Steve Lindsley
(Luke 24: 13-35)

About a month or so ago, I started going on these walks.  What I’ve taken to calling “Queen City Strolls.” Here’s the idea: I plot out a 7-8 mile route that takes me through some part of town I don’t normally frequent, except maybe driving by in a car at 35-40 mph.  Then I pick a day, lace up the shoes and go. I take enough money to grab lunch along the way, and my phone for snapping pictures of whatever seems picture-worthy.

I did the first one a little over a month ago.  Started at the Metropolitan, headed up Stonewall to the Panthers stadium, continued into Seversville and West End, came down to the Fourth Ward for lunch and back through Uptown.  A few weeks later I went on from Elizabeth to the First Ward, down North Davidson into NoDa – had lunch at my cousin’s place, the Company Store – then on through through Villa Heights and Plaza Midwood and back to Elizabeth.  This past Thursday I took a shorter stroll through the Cotswold area with my colleague in ministry Lee Canipe, who pastors at Providence Baptist.

My thinking with these Queen City Strolls is that it’s good for me to see parts of town I don’t normally see, see the diversity and change throughout our great city, and to do all of it while walking.  Because you see so much more when you’re walking – you can stop, look around, chat with people you meet along the way.  In fact, it’s the conversations I have with folks that I enjoy the most – the friendly greetings, the exchange of pleasantries, and even the stories that will inevitably rise the surface.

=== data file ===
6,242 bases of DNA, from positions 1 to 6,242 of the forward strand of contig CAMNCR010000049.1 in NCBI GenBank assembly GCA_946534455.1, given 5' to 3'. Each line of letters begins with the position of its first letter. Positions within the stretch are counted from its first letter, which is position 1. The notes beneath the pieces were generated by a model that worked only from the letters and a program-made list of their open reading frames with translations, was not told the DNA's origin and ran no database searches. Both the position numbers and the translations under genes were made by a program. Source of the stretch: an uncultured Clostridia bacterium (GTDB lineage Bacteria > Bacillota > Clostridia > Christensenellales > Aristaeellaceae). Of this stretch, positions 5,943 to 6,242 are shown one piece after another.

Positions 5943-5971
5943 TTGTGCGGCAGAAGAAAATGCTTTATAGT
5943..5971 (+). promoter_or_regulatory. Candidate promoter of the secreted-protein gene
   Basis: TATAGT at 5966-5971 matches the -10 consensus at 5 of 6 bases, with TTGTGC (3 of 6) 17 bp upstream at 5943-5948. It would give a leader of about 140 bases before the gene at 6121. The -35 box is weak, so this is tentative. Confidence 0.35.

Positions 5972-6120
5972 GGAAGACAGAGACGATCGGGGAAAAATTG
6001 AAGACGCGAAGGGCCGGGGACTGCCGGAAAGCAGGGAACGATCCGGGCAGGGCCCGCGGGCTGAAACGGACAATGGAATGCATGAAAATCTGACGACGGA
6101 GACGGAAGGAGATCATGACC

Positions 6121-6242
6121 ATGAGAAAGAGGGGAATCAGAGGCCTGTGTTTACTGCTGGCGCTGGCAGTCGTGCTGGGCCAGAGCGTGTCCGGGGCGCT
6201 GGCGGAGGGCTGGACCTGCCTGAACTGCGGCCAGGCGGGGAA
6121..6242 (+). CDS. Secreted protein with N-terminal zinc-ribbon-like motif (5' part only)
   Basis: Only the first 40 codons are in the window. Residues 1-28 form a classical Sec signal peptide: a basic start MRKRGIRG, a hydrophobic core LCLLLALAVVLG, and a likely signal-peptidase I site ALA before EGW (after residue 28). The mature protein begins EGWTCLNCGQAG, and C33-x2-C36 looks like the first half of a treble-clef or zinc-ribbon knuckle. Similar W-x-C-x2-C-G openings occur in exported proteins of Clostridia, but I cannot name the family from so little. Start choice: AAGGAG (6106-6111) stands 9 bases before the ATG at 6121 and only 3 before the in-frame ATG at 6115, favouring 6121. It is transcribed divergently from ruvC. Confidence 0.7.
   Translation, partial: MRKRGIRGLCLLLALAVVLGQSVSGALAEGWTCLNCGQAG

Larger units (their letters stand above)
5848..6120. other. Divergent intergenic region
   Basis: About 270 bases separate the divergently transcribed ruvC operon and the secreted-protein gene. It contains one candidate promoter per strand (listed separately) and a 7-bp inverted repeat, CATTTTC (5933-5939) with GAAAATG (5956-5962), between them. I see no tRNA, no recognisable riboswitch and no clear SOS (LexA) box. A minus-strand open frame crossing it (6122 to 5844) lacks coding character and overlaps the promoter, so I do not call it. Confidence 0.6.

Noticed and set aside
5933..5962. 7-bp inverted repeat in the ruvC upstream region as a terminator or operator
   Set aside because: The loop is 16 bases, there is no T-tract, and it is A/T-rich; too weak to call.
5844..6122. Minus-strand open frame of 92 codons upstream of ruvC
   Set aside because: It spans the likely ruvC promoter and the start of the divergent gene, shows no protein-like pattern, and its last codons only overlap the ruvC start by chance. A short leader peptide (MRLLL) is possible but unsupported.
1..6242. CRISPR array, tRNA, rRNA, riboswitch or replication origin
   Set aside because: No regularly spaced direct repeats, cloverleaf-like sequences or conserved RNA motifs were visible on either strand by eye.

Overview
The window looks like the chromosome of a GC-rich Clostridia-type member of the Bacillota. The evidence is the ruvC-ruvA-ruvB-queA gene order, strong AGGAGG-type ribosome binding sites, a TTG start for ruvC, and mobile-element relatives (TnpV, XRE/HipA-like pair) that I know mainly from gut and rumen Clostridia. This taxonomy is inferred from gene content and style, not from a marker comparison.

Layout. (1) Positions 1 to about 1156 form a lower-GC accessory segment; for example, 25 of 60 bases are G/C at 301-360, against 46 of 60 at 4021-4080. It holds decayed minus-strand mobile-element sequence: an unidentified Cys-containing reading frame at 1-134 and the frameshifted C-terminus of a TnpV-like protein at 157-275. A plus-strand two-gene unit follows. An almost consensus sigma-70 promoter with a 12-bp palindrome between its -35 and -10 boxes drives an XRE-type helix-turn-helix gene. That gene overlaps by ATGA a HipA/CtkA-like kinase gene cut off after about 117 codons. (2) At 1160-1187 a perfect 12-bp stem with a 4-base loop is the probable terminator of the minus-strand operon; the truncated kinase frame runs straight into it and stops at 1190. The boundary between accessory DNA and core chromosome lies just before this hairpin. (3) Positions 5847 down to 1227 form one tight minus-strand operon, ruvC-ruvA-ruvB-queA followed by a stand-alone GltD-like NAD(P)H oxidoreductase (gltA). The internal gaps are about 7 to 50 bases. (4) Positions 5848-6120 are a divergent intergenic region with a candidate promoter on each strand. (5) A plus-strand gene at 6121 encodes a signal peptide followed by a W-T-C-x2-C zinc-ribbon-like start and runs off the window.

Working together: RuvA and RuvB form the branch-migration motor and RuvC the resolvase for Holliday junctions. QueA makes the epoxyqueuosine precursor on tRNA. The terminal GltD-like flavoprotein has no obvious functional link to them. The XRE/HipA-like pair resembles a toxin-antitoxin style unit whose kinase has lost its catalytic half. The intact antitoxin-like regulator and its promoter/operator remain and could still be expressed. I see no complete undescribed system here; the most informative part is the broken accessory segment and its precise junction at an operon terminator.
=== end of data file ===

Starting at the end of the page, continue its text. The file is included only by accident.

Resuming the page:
This integration of the act of walking and the sharing of and listening to stories is powerful – recent research shows, in fact, that as we walk, our brains integrate information in ways specific to the act of walking.  In other words, we intuitively connect, step by step by step, information we already have and experiences we encounter in ways we might not have otherwise.[1]  Now part of this, I imagine, is the physiology of it all, stimulated blood flow and all that.  But another part of it, I think, come out of the journey itself, and what we find through it, and the people we meet along the way, and the stories that are told.

It was a seven-mile journey the two in our scripture today were taking, the journey from Jerusalem to Emmaus.  It was Easter afternoon when they took their little stroll, which is probably why the conversation they had centered around the events of that day, made known to them in bits and pieces as word began to spread throughout the community of faith of which they were part: a sliver of information here and there, “breaking news” without the benefit of social media or 24-hour cable news.